The prolific, impressively young Xavier Dolan’s preceding endeavour was his finest yet, the indelible, irresistible drama Mommy, a film that contained a lot of shrieking, and yet amidst the emotional, piercing shouting matches, you always felt you could hear every single word. His latest, the curiously self-pitying It’s Only the End of the World, also features screaming – and lots of it – and yet in this instance you feel as though you aren’t actually catching a word, it’s just one big muffled mess.

In what seems to be a self-referential piece, Dolan casts Gaspard Ulliel as Louis, a terminally ill playwright returning back home for the first time in over a decade, with the intention of telling his family that he’s dying. Upon his arrival he’s met with the principle shrieker, his eccentric mother (Nathalie Baye), and his cynical sister Suzanne (Léa Seydoux). His older brother Antoine (Vincent Cassel) seems somewhat more disinterested and resentful at the whole situation, often caught pensively looking out of his nearest window – while his timid wife Catherine (Marion Cotillard) is to meet Louis for the very first time. It’s likely to be the last too, and yet his news remains internalised, as the gaunt, dreary-eyed man struggles to muster up the courage to share his predicament with his family.

It's Only the End of the WorldThere’s a puerile, almost perverse fantasy in people, mostly in misunderstood youths, to wish away your own existence simply to spite others, and this title feels emblematic of this notion. Dolan is a remarkably talented filmmaker, there can be no denying that, but his latest is self-indulgent in its approach, lacking severely in emotional gravitas. To have such a distance between the viewer and the narrative, and such a distinct disengagement with the story is quite striking given the fact we’re dealing with a protagonist who is dying. To have no real feelings for Louis is not the fault of Ulliel as such, but instead of an underwritten screenplay, with no character development, no defining characteristics, no charisma. Granted he’s terminally ill, so you would hardly expect a wise-cracking charmer as the lead, but at the very least somebody we can emotionally invest in.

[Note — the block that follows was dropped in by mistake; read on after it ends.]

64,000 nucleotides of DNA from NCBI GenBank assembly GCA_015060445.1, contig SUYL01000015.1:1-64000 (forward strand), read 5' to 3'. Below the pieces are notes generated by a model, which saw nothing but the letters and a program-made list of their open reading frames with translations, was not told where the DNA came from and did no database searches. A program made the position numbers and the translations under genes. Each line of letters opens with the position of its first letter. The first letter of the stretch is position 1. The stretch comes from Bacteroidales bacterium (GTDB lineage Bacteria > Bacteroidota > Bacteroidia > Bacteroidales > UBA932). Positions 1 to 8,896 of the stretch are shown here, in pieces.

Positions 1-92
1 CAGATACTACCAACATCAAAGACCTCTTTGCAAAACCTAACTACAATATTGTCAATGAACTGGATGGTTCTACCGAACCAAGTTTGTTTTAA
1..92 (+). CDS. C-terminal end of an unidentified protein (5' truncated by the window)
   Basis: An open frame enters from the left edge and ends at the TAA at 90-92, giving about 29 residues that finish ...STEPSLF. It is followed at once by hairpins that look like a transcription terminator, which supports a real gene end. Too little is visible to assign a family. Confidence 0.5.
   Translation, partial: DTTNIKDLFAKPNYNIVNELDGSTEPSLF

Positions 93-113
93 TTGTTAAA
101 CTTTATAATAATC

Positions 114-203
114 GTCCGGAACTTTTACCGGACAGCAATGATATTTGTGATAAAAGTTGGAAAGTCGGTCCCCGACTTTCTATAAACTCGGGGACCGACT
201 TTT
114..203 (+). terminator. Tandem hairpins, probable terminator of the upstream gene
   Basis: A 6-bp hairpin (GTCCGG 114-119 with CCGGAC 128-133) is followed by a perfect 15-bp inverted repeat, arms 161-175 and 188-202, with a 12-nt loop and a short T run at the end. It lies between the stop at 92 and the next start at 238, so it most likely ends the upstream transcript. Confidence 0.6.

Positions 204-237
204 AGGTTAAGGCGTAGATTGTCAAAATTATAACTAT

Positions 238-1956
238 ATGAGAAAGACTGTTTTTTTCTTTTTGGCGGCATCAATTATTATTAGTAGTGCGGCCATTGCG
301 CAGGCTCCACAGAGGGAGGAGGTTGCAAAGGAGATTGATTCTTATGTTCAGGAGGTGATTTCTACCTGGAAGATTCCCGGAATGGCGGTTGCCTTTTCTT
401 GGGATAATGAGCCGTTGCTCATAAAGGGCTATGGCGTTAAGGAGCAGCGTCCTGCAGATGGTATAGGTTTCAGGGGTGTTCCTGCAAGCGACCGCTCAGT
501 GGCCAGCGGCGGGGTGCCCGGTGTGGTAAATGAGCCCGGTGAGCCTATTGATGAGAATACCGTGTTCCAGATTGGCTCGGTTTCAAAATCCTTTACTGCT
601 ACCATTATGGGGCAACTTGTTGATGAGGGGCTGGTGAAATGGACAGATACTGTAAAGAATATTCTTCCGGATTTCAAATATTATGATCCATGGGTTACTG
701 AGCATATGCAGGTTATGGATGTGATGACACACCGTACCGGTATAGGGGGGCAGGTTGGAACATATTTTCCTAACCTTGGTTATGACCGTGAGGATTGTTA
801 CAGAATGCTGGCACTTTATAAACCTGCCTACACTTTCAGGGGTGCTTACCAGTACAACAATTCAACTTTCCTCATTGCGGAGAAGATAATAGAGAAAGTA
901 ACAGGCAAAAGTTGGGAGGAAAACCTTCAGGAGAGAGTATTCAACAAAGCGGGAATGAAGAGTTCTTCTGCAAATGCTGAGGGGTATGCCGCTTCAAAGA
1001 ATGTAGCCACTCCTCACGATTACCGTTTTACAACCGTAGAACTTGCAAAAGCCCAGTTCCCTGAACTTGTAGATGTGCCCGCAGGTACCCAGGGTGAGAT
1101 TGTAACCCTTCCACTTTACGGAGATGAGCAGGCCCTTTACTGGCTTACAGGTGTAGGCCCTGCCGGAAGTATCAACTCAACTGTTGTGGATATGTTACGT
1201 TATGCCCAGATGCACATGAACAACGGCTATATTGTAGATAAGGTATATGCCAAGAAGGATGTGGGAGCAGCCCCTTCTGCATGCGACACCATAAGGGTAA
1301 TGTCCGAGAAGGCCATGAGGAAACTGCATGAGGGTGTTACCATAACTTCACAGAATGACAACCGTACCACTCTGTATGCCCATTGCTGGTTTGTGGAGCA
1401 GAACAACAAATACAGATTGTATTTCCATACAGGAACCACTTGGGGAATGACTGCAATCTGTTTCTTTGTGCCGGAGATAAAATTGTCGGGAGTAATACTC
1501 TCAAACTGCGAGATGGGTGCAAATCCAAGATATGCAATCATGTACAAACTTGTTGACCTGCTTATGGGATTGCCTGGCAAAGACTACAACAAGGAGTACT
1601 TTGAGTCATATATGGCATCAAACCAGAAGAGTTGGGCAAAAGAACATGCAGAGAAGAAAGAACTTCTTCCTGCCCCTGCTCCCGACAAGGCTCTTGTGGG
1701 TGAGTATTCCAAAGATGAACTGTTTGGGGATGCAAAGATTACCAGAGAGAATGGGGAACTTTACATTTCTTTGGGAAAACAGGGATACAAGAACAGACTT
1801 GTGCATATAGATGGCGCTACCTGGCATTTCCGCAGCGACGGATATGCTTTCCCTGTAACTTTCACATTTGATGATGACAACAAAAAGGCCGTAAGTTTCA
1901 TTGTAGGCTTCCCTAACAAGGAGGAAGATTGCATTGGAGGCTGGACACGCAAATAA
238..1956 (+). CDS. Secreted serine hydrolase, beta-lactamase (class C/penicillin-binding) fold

The distinct lack of back-story doesn’t help matters either, with the minimal context jarring, albeit intended to provide a provocative sense of ambiguity. The feeling of a melodrama, which seems purposefully implemented, makes for a tonally frustrating film too, as you crave a more naturalistic approach in parts, where Dolan instead opts for style, absentmindedly ignoring the substance. The soundtrack is good, mind – but after the sheer brilliance of Mommy, the music selection really shouldn’t be the film’s crowning feature.

It’s Only the End of the World is released on February 24th.